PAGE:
Taylor Swift. Arguably one of the biggest country-turned-pop sensations of this generation, has previously faced issues regarding the naming of her albums; having been forced to change her previous album’s name from The Folklore to Folklore, following confrontation from a small fashion label of the same name.
It seems, though, she has had no success as of yet, after being hit with another lawsuit, for her newest album release: Evermore, for trademark infringement by the owners of Evermore Park in Pleasant Grove, Utah.
The singer-songwriter, 31, is being sued for $2million (£1.47m), plus additional damages and costs following a claim that the park’s online presence and google search engine results have been negatively affected as a result of the pop star’s newest release.
Evermore Park, Utah, is home to a fantasy world, boasting characters and themes of heroes, warriors, royalty, elves, goblins and dragons; quite a stretch from Swift’s pop-folk album. While terming their visitors ‘World Walkers’, the mystical theme park seems to have cast a spell of expense onto Swift and her legal team.
The Utah based park claims that her fans, termed ‘swifties’, have been questioning the park’s same-name reasoning, assuming it is due to a possible collaboration with Swift, taking no regard to Evermore Park’s earlier timestamp and existence. The owner of Evermore Park is also claiming that the new album name is infringing on their marketing and merchandise, following the release of Swift’s album’s merchandise displaying the same name.
Having taken only five months between releases, it seems that no timeframe would have prepared Swift for the infringement claims she would face with the release of her new music.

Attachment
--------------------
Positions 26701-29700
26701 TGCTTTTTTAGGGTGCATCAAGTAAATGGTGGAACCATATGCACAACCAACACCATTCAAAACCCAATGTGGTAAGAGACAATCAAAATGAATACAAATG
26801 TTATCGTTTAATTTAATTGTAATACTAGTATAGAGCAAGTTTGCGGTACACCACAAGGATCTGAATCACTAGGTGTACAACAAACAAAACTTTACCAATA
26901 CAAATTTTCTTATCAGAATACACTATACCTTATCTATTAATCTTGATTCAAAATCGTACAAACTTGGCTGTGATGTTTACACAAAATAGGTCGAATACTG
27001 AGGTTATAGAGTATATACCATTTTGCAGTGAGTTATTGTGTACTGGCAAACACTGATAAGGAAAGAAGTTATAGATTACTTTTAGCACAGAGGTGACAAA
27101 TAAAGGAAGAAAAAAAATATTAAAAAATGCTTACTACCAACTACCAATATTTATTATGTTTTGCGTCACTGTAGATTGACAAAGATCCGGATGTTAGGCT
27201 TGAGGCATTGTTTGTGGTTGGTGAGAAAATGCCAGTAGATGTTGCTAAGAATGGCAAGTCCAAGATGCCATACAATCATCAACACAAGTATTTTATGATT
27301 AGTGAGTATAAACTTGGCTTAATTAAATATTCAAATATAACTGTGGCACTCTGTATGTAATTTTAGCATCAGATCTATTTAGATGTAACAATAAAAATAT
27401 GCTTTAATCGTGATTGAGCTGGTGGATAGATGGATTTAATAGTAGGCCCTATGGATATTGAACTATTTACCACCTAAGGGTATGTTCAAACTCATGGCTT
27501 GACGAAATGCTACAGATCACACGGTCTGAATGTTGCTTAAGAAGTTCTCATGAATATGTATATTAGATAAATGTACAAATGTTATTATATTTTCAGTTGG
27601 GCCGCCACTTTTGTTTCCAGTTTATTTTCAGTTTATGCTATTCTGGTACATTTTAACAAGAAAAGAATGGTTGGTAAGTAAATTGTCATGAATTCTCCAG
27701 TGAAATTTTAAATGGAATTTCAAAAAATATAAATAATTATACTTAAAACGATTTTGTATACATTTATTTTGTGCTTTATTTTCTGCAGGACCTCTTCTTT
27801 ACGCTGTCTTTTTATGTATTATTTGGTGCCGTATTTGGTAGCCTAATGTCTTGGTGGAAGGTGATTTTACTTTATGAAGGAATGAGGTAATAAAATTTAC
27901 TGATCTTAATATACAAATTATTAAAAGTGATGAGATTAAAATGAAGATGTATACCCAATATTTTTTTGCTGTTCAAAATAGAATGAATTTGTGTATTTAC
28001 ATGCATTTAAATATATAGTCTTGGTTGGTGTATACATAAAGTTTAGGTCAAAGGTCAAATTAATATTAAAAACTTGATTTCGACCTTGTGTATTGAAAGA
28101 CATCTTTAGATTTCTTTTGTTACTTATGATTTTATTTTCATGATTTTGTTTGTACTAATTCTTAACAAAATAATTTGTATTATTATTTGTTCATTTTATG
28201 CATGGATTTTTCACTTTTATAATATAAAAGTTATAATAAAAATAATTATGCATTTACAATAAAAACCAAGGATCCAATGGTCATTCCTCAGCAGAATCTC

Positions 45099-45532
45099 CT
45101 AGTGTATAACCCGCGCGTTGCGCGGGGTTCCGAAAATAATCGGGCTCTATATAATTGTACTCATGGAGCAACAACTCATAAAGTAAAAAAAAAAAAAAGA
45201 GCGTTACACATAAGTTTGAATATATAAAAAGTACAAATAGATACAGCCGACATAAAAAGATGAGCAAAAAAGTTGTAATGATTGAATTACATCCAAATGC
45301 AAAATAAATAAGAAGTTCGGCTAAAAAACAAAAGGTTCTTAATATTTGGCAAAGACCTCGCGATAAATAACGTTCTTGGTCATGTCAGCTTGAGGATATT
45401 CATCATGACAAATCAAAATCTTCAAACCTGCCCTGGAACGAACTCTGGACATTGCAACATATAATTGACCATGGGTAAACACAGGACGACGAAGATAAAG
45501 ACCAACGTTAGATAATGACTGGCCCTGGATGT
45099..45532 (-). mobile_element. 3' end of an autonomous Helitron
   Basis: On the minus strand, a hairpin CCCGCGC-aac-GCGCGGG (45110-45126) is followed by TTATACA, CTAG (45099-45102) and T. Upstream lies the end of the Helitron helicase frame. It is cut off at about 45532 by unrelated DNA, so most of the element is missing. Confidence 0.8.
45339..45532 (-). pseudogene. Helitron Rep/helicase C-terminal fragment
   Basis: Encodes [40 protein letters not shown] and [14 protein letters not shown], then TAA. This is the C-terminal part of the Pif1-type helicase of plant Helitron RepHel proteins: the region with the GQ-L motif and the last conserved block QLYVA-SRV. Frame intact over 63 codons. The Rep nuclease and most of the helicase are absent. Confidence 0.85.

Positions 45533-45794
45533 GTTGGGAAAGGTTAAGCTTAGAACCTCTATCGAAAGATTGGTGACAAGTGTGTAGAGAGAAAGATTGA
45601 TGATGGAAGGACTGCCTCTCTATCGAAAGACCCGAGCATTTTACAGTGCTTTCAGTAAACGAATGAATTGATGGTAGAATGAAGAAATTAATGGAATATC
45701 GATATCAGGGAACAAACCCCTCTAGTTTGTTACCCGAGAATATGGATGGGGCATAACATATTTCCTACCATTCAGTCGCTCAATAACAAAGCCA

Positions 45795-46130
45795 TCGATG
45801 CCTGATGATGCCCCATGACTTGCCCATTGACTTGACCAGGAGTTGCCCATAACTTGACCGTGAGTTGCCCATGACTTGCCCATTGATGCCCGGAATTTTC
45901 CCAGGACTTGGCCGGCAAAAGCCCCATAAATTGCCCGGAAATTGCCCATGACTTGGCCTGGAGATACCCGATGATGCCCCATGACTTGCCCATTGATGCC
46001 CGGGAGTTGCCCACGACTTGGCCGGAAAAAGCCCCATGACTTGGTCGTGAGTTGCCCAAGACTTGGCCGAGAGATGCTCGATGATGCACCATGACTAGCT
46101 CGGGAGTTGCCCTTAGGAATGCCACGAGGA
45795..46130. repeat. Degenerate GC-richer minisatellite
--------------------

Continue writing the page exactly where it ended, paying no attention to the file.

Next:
While Evermore theme park continues on with the fairytale experience, it seems that Swift’s representatives were accepting nothing. While defending Swift, they clearly, yet indirectly, communicated with the park, suggesting that their claim against the star was ‘baseless…frivolous and irresponsible’. Furthering their out-of-court defence by suggesting that the theme park’s ‘small dragon eggs, guild patches and a small dragon mount’ were not similar to ‘Ms Swift’s music and her related products’, and that ‘it is inconceivable that there is any likelihood of confusion’ between the two.
Having rejected the ‘baseless’ lawsuit, Swift has gone on to sell over 1 million copies of her newest pop-folk album since its release in mid-December, being her third album in 16 months to reach the milestone. The 17-track deluxe album has reached No.1 on the billboard music platform since refusing to concede to the infringement claims by the Evermore Theme Park, with fans, no-doubt, eagerly awaiting her next release.